Issued August 27, 1992

Honorable Doug Wood
Arkansas State Representative
P. O. Box 7078
Little Rock, AR 72116

Dear Representative Wood:

On August 17, 1992, this office received your request for an official opinion under authority of Initiated Act 1 of 1988 and Initiated Act 1 of 1990.  

Your question, paraphrased, is: May a candidate accept a check written on a corporation's account, but which has attached a note which attributes the amount of the check to several persons who are employees of the company? To whom must the candidate attribute the funds, if the practice is legal?  

Pertinent statutes relating to your question include these:  

7-6-201 (1) "Person" means any individual, proprietorship, firm, partnership, joint venture, syndicate, labor union, business trust, company, corporation, association, committee, or any other organization or group of persons acting in concert. It shall also include organized political parties as defined in 7-1-101 (1);  

(2)(A) "Contribution" means, whether direct or indirect, advances, deposits, or transfers of funds, contracts, or obligations, whether or not legally enforceable, payments, gifts, subscriptions, assessments, payment for services, dues, advancements, forbearance, loans, pledge or promise of money or anything of value, whether or not legally enforceable, to a candidate, committee, or holder of elective office, made for the purpose of influencing the nomination or election of any candidate; 

(9) "Approved political action committee" means any person who:  

(A) Receives contributions from one (1) or more persons in order to make contributions to candidates;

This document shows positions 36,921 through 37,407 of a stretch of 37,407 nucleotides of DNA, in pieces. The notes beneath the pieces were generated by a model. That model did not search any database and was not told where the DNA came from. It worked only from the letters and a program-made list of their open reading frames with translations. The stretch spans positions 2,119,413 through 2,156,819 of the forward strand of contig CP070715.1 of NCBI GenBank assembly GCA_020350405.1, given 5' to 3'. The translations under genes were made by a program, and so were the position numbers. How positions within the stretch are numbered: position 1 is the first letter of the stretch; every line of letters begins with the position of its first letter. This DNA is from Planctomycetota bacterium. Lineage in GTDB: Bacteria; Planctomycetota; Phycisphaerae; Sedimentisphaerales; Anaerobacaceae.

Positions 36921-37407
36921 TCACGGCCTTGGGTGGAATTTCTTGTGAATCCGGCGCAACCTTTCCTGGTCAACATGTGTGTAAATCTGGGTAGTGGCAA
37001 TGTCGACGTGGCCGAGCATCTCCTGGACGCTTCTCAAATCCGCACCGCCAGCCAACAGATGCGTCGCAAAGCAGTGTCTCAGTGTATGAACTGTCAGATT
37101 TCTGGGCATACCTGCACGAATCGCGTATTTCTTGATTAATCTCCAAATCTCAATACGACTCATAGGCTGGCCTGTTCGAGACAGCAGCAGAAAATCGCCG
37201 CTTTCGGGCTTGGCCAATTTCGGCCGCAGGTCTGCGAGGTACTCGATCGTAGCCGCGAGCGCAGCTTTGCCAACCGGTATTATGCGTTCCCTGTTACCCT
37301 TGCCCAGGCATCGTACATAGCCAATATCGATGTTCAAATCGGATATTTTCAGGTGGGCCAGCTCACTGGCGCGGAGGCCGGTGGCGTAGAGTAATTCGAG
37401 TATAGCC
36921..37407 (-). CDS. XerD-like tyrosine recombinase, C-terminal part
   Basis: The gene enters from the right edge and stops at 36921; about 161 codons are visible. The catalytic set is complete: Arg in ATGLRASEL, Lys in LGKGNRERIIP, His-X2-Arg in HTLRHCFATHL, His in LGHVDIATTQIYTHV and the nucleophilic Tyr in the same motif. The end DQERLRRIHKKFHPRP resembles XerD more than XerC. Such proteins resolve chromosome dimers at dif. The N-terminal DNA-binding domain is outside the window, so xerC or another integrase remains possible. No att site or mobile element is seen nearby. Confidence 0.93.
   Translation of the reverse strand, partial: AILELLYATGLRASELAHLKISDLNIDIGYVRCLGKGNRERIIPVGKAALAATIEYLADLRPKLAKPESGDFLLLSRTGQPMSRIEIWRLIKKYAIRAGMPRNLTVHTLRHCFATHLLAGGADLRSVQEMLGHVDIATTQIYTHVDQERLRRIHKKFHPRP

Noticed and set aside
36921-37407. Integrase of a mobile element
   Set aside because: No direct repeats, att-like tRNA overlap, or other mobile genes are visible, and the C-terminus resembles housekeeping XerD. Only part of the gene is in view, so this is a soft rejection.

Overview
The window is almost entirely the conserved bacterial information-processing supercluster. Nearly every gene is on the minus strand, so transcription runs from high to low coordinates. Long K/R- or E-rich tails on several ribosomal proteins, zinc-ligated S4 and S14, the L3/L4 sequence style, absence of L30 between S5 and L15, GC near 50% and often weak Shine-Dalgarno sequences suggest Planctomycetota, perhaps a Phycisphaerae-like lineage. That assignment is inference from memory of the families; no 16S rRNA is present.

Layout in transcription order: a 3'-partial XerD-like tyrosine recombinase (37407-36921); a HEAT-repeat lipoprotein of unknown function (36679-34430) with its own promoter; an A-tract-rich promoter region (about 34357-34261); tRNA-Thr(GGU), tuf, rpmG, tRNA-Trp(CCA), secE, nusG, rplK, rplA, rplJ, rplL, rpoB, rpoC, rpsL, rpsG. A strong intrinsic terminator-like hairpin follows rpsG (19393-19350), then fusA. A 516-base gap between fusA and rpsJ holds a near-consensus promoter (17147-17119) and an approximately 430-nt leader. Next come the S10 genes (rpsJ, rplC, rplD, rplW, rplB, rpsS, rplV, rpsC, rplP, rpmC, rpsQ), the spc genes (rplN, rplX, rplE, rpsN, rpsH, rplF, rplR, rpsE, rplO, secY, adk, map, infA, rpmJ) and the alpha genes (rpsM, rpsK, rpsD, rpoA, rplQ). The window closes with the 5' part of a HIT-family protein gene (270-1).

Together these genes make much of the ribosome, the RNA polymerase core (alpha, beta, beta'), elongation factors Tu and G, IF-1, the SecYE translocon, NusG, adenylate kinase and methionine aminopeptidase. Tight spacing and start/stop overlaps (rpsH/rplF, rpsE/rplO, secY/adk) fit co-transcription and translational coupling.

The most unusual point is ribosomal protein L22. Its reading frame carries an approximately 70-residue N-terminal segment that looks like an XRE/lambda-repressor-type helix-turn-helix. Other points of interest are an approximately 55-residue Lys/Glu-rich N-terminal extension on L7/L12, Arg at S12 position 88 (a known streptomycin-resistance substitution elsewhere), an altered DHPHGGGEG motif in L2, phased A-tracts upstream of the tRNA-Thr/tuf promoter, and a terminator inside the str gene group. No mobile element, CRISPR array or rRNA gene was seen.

(B) Does not accept any contribution or cumulative contributions in excess of two hundred dollars ($200) from any person in any calendar year; and 

(C) Has been registered pursuant to 7-6-215 for at least four (4) continuous months prior to making contributions to candidates. "Approved political action committee" shall not include an organized political party as defined in 7-1-101 (1), the candidate's own campaign committee, or an exploratory committee; 

(10) "Prohibited political action committee" means any person who receives contributions from one or more persons in order to make contributions to candidates but who does not meet the requirements of an approved political action committee. "Prohibited political action committee" shall not include an organized political party as defined in 7-1-101 (1), the candidate's own campaign committee, or an exploratory committee;  

7-6-215. Registration by approved political action committees.  

(a) To qualify as an approved political action committee, the committee shall register with the Secretary of State within fifteen (15) days after accepting contributions during a calendar year which, in the aggregate, exceed five hundred dollars ($500). Each such committee shall annually renew its registration by January 15, unless it has ceased to exist. Registration shall be on forms provided by the Secretary of State and the contents therein shall be verified by an affidavit of an officer of the committee. The committee shall verify that it will maintain for a period of two (2) years the name, address, and place of employment of each person who contributed to the committee, along with the amount contributed.